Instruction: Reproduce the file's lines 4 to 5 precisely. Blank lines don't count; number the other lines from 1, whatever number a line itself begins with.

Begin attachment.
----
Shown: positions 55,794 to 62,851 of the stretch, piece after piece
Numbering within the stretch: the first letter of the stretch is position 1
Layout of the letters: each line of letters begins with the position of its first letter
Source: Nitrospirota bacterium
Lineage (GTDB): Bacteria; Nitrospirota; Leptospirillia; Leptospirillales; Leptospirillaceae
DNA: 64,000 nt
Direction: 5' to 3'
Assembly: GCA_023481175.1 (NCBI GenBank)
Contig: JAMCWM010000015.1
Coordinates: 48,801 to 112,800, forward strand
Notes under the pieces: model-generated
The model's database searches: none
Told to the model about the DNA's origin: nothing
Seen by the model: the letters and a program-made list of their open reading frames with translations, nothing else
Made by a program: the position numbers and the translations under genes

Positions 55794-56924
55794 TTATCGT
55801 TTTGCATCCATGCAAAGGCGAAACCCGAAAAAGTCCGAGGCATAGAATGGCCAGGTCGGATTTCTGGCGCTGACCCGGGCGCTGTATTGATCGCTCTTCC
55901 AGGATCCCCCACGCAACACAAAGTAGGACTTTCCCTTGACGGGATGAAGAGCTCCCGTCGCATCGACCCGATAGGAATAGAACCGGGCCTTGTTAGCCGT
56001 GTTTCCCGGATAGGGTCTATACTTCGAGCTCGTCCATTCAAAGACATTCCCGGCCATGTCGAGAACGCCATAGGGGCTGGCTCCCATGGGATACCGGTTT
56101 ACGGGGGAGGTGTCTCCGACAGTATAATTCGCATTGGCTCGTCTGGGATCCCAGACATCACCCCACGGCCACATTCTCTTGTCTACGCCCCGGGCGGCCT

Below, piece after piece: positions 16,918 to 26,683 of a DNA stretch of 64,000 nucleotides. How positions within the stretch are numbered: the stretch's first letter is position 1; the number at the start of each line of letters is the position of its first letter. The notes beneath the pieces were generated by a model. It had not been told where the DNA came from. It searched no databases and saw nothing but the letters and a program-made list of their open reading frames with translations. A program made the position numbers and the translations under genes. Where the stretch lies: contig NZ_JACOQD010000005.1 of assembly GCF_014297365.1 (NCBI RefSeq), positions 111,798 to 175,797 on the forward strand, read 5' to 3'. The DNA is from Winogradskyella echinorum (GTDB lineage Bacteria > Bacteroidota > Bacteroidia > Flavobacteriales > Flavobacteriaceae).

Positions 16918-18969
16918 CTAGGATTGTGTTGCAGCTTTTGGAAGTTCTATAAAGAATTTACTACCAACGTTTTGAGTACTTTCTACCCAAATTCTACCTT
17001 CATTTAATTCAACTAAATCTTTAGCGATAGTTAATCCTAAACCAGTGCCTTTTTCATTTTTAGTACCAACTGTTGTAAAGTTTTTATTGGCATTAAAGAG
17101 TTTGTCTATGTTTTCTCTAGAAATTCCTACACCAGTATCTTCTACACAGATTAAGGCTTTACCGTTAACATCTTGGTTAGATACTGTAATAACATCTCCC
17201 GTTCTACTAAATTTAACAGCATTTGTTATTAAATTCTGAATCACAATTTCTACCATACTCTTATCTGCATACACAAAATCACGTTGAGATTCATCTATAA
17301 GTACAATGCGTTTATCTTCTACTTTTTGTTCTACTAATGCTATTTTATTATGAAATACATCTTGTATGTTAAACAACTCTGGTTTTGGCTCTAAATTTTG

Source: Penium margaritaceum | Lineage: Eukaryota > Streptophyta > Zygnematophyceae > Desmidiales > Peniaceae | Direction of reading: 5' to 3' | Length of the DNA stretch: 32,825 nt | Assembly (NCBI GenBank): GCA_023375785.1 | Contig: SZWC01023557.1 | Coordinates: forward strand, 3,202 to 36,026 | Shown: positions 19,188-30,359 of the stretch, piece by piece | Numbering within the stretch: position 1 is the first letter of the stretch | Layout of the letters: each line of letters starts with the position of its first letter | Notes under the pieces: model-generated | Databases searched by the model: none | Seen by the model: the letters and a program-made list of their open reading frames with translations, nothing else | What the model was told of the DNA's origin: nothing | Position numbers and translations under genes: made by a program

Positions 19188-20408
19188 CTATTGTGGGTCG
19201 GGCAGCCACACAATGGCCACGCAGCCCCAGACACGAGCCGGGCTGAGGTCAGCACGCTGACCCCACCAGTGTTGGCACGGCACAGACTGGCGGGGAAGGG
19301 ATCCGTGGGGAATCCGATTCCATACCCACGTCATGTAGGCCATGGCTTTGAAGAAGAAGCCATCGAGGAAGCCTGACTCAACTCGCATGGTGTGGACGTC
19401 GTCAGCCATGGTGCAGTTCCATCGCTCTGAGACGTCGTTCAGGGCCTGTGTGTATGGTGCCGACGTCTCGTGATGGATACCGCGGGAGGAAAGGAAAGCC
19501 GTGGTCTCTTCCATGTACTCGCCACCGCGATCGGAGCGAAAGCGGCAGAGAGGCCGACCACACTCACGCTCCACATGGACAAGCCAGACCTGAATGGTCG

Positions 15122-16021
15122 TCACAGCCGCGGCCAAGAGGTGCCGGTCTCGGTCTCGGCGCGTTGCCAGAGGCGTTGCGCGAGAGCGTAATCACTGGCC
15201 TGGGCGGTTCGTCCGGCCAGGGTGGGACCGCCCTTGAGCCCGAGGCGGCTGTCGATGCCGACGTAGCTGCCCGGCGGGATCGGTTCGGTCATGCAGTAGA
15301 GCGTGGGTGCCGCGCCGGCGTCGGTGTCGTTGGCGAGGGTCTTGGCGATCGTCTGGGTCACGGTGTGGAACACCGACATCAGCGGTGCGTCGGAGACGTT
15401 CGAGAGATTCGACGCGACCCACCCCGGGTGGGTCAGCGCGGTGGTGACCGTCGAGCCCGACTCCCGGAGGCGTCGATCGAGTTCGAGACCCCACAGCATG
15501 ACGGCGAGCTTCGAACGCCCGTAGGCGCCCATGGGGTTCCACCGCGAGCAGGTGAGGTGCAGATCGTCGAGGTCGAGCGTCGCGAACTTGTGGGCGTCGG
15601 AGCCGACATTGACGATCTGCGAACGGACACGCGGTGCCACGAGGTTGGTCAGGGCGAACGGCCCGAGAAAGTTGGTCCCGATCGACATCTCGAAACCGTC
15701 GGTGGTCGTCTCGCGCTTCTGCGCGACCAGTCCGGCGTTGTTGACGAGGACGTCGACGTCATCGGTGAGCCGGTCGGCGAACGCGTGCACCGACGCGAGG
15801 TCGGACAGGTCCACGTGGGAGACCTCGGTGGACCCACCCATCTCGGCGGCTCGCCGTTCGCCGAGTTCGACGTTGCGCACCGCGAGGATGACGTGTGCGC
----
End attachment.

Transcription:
Source: Nitrospirota bacterium
Lineage (GTDB): Bacteria; Nitrospirota; Leptospirillia; Leptospirillales; Leptospirillaceae